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Klarinet Archive - Posting 000602.txt from 2003/10

From: "Peter Flint Jr." <>
Subj: [kl] Re: who speaks
Date: Thu, 23 Oct 2003 10:27:24 -0400

RE: lots of discussion on composers and performers take on pieces...

As composer who is returning to playing clarinet after a 10 year
hiatus, I should perhaps offer my two cents here.

There are definintely composers out there who like to think they can
control every facet of a performance of their pieces. We've probably
all seen such scores with the clouds of markings around the notes.

Personally, I like to specify the elements that are most crucial to
me and then leave the performer a certain amount of latitude to bring
their own personality and skills to bear on the work. I find I'm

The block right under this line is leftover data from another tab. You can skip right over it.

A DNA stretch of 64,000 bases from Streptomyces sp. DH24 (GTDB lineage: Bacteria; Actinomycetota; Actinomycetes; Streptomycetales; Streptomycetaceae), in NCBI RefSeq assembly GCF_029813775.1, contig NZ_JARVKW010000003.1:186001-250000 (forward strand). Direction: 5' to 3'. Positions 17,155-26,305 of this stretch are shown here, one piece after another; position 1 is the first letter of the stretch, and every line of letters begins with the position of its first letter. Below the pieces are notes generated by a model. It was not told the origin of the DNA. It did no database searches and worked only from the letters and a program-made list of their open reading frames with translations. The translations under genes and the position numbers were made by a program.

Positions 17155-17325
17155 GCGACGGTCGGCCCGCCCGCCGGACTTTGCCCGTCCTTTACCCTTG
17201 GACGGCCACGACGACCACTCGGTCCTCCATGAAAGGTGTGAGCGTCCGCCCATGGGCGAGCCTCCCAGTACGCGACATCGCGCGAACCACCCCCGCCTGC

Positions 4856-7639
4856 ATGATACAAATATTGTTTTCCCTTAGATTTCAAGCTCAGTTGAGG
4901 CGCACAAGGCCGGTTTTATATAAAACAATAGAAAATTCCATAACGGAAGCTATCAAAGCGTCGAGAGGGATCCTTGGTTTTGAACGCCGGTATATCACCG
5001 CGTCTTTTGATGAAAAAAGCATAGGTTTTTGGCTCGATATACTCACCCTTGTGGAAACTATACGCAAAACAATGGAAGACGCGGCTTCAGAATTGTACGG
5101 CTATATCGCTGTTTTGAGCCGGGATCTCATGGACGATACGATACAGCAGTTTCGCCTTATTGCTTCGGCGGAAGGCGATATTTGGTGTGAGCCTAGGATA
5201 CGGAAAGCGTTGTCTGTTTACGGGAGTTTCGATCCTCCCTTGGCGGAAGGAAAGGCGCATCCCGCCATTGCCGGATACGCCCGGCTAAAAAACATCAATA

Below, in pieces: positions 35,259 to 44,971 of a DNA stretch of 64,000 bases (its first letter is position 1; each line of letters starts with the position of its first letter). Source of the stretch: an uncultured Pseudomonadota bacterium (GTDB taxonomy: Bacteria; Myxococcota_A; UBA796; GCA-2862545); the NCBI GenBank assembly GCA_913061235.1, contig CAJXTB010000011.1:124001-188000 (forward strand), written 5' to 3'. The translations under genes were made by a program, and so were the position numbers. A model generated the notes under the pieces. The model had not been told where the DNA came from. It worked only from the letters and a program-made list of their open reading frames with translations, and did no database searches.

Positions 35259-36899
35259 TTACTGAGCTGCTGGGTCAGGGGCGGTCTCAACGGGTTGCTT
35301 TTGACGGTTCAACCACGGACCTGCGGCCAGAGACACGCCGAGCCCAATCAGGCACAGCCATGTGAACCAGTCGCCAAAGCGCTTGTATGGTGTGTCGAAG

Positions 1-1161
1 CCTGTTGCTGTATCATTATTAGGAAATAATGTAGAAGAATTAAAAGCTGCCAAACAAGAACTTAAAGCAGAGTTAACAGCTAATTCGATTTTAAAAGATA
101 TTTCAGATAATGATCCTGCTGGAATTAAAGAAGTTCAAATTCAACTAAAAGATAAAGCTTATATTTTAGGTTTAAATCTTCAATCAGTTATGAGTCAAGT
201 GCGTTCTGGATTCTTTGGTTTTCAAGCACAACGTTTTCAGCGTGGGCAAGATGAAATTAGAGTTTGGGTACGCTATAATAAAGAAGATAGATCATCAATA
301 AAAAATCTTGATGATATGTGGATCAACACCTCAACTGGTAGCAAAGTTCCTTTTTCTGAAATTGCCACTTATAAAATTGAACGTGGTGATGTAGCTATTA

always pleasantly surprised and I often get good results that I
wouldn't have come up with on my own. It does take a performer with
a certain degree of motivation and willingness to interpret.
Interestingly, I've found performers who are quite willing to
interpret old scores by long dead composers, but who then freeze up
with a living composer in the room and who expect us to provide all
the answers. I much prefer it when someone takes a risk and goes out
on a limb rather than sticking to the "safer" middle of the road

>Yes. What I dislike is the view that the composer has THE magical or
>mystical answer to the secret of the performance of their work. I used to
>feel they did. Maybe some do. Mostly they rely on the performer to put in
>his best effort to learn and present their work. They listen and learn and
>decide what direction they will take in subsequent compositions. [gross

Thankfully, I think we're moving away from the era of the omniscient
composer and the obedient performer. I'm quite happy to see a little
more sass from the performer and a little more humility from the

Peter Flint

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